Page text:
Yes. I think it's a subtle but significant flaw in the current replay system given the now automatic review of turnovers (a good rule, in my view). It sounds great in theory to let it play out while believing the replay system will fix it if it's wrong. But the call on the field continues to carry excessive weight, with the language of the replay rule still requiring "indisputable video evidence" for a reversal. As I said on "Unscripted," if the officials are predisposed to let plays like that go, why should the call on the field have the import it does? It can skew the final judgment. I think the video of Rodgers' throw showed the ball most likely went forward a couple of inches from his release point, but it wasn't conclusive, therefore the call on the field "stands." It doesn't smell right. If a play is being reviewed, why not make the best ruling based on the video, regardless of the original call? With all the angles available these days, there's no way an official on the field sees a close call better than the current technology, which wasn't as extensive when the replay rules were originally written. OK, sorry for the mini-lecture, but thanks for indulging me.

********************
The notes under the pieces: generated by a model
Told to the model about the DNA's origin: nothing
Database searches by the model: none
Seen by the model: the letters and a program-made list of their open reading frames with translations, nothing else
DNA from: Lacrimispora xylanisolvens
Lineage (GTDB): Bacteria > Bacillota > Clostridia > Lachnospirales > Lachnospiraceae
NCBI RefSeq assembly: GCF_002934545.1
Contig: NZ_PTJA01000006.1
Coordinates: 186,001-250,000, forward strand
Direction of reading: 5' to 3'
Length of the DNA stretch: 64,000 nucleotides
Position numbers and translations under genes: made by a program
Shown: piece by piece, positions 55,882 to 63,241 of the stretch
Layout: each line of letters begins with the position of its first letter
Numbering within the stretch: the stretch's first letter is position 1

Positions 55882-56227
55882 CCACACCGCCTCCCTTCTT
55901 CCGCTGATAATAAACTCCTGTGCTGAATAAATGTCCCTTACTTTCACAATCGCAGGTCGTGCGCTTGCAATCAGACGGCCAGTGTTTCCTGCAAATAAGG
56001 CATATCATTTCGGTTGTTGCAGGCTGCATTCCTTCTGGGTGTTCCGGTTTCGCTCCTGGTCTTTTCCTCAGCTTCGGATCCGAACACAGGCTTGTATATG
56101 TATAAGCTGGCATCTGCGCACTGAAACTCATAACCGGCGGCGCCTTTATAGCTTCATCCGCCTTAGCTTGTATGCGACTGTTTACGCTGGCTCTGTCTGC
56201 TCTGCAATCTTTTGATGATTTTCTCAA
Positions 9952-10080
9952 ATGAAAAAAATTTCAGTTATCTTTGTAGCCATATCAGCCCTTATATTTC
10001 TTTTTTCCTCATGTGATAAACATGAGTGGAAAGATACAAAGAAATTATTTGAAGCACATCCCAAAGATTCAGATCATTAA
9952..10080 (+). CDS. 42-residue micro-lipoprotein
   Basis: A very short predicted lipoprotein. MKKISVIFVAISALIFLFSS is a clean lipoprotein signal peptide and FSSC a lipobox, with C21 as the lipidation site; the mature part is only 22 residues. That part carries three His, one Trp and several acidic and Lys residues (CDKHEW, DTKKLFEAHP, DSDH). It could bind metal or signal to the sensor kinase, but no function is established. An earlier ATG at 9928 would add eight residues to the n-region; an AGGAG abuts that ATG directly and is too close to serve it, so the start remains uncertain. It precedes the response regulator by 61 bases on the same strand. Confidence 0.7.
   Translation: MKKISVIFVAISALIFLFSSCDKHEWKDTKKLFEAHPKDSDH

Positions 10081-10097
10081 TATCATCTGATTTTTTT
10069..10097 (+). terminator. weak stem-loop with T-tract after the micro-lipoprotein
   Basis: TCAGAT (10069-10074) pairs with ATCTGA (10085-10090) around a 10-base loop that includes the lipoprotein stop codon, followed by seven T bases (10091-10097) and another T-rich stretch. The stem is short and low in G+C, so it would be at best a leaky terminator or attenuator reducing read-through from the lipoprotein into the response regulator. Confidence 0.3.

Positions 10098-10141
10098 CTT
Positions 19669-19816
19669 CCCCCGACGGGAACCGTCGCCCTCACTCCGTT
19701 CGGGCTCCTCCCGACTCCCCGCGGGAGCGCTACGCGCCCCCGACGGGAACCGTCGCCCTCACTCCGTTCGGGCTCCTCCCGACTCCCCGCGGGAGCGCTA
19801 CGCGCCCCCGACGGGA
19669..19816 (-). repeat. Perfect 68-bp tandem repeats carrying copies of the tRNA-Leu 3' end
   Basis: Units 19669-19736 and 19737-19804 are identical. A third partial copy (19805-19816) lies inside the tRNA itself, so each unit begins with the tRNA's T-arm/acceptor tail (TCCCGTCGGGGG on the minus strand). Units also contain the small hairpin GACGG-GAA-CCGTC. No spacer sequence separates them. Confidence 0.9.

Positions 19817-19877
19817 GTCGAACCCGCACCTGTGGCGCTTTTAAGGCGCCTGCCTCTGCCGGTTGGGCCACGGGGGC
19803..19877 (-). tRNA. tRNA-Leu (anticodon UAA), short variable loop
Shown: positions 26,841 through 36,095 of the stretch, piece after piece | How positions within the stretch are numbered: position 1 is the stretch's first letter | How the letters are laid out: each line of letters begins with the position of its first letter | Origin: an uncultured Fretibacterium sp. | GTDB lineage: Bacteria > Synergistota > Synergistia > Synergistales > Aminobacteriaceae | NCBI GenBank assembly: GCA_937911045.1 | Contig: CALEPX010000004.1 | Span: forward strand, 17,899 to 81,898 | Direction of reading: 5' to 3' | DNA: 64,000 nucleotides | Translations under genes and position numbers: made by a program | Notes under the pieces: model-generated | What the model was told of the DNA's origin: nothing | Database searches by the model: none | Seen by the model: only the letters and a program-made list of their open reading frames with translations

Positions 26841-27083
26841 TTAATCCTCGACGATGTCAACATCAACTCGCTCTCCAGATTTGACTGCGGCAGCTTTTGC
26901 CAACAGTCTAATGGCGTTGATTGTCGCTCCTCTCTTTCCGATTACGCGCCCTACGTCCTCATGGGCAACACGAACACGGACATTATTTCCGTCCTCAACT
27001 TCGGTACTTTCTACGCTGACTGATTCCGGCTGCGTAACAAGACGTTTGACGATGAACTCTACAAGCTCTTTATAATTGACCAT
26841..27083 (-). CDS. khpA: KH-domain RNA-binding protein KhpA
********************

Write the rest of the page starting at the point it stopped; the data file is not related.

Joe from Milwaukee, WI

Allowing the defense to play on is giving them one card in a deck that is already stacked against them, and I am predicting that the Green Bay defense will benefit from this down the road with some big splash play.

Duly noted.

Derek from Olney, IL